I’d seen the photo of John-Luke Roberts last year whilst scrolling through possible Edinburgh shows – and, let’s face it, that photo does stand out, with his blue moustache and his fangs, fruits and flowers. I didn’t click to read more; I think it reminded me of when Graham Chapman used to occasionally interrupt sketches on Monty Python, with the words “stop that; it’s too silly.” But when I saw that he was bringing the show to our local theatre, and that it had garnered five-star plaudits at Edinburgh last year, I thought it was worth a punt.
You’ve heard of the Theatre of the Absurd? Mr Roberts is a practitioner of Comedy of the Absurd. I can imagine him planning a show, coming up with ideas, and then discarding them because they weren’t silly enough. I’m not sure I’m his natural target-market as I usually prefer my comedy to be more sophisticated, more nuanced. However, Mr Roberts is such a likeable performer that it was impossible not to be blown away by all his random ideas in this hour and ten minutes of utter joy.
In the best Brechtian style, he set out his comedy store at the beginning of the show, explaining what he wanted to achieve, how he would weave certain phrases or ideas into the meat of the show, and how, at the end, he would lift up the silver food cloche on the table in the corner of the stage, to reveal an item; and if we didn’t fall about laughing, he would have considered he had failed. No pressure on us there, then.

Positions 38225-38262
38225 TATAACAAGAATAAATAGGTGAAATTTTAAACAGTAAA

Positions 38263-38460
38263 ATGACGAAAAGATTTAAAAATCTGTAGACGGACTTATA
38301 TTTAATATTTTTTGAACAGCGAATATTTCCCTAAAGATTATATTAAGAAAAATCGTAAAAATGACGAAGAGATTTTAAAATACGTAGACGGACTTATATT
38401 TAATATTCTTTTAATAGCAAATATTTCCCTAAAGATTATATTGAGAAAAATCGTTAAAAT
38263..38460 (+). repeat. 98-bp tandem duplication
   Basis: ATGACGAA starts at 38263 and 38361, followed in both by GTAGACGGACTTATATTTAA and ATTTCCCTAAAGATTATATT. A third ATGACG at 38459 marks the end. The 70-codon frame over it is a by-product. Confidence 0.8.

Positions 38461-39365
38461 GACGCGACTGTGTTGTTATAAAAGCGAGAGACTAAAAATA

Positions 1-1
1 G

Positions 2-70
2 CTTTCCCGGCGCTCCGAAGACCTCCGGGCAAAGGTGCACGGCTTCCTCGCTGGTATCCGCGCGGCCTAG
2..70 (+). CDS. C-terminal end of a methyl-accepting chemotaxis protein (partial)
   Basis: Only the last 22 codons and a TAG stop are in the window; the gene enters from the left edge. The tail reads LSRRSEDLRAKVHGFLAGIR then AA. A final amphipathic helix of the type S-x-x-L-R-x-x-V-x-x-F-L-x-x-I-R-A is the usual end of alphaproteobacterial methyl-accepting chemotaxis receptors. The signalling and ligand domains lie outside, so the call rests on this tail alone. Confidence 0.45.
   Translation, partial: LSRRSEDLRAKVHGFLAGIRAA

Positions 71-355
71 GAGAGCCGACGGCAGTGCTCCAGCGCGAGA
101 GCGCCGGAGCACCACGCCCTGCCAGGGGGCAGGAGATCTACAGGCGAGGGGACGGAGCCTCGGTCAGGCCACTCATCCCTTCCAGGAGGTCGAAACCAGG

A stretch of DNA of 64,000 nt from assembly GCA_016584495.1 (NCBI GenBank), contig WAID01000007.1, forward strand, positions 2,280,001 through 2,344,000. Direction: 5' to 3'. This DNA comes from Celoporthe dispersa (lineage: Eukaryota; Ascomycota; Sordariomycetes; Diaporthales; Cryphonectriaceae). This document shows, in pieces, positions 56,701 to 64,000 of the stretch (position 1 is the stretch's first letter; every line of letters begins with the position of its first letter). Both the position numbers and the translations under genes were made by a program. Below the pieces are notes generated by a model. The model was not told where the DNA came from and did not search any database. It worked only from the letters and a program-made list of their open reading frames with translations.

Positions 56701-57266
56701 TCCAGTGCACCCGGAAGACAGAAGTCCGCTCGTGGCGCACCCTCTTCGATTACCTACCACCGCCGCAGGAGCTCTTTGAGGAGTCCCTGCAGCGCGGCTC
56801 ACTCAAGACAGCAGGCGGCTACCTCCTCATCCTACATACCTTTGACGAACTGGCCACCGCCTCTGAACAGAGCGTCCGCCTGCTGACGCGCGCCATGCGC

At the heart of the show, Mr Roberts introduces us to the 24 missing Spice Girls. We know Mels B and C, but what about A, and D through to Z? As we meet more and more of his bizarre but beautifully crafted characters, we start to lose the plot as to what’s going on, but it doesn’t matter. It’s much more fun just to watch the hurt caused between Facts-about-the-Romans Spice and Clarification-about-the-Facts-about-the-Romans Spice; to watch the confusion caused by That’s-not-my-husband Spice talking to a woman in the audience who wasn’t his wife; and to join in the ludicrous hilarity of Old Crone Spice with her shapely bosoms and long nose, which I had to operate whilst Mr Roberts’ hands were doing other things. (All perfectly clean, no worries.) He also enjoys a hotline to God, and I think it’s fair to say they both give as good as they get.
Does that sound absurd to you? Absolutely. And also extremely funny. And when he lifts the cloche at the end, there was one more absurdism awaiting us that did, indeed, make us fall about laughing. Surreal it may be, but it is also meticulously structured and honed to perfection. I shall certainly be looking out for Mr Roberts’ future shows. A very enjoyable break away from the harsh realities of life. We loved it!